Extremely soft. Very infrequently does one see softer dynamics than this, which are specified with additional ps.
Very soft. Usually the softest indication in a piece of music, though softer dynamics are often specified with additional ps.
Soft; louder than pianissimo.
Moderately soft; louder than piano.
Moderately loud; softer than forte. If no dynamic appears, mezzo-forte is assumed to be the prevailing dynamic level.
Loud. Used as often as piano to indicate contrast.
Very loud. Usually the loudest indication in a piece, though louder dynamics are often specified with additional fs (such as fortississimo – seen below).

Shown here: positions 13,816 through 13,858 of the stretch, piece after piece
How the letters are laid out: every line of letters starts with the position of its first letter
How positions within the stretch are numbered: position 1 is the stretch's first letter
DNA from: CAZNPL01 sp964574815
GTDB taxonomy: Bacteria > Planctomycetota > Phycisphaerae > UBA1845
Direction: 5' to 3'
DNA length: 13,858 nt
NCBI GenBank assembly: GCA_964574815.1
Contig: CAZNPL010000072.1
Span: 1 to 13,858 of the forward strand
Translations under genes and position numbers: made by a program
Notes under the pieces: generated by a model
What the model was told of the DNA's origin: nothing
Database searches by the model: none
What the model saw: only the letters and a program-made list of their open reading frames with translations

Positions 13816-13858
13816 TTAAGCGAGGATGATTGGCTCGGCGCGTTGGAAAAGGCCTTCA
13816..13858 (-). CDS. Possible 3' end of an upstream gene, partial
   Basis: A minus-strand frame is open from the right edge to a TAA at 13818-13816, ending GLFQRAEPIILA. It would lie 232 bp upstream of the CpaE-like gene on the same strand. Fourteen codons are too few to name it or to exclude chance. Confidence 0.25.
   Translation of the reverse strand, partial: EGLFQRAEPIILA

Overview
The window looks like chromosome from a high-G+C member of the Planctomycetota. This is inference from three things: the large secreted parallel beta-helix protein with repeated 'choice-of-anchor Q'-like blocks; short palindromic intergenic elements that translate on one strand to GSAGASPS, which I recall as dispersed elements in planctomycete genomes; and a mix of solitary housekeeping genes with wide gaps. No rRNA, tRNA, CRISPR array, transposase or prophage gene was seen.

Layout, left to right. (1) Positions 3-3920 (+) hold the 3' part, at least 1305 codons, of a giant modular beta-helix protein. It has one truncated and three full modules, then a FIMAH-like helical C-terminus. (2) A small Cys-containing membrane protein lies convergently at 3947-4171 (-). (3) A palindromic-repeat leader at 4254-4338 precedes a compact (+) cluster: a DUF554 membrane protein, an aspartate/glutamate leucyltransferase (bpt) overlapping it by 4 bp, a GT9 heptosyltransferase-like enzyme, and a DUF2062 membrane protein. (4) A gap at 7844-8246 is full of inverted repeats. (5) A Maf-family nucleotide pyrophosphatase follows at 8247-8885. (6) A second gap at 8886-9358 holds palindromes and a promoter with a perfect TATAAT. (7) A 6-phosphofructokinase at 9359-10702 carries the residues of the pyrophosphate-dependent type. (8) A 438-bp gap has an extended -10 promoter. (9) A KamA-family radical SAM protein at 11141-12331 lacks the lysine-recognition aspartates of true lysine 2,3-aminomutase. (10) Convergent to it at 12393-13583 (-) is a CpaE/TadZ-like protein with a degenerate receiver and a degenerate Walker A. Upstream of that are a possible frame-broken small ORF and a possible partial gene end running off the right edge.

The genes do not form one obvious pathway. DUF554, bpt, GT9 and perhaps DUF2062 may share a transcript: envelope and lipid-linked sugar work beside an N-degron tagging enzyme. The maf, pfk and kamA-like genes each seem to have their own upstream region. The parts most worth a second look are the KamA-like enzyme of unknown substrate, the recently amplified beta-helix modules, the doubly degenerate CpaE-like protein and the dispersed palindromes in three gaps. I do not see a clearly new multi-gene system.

Extremely loud. Very infrequently does one see louder dynamics than this, which are specified with additional fs.
Literally "forced", denotes an abrupt, fierce accent on a single sound or chord. When written out in full, it applies to the sequence of sounds or chords under or over which it is placed.
A gradual increase in volume.
Can be extended under many notes to indicate that the volume steadily increases during the passage.
A gradual decrease in volume. Can be extended in the same manner as crescendo.
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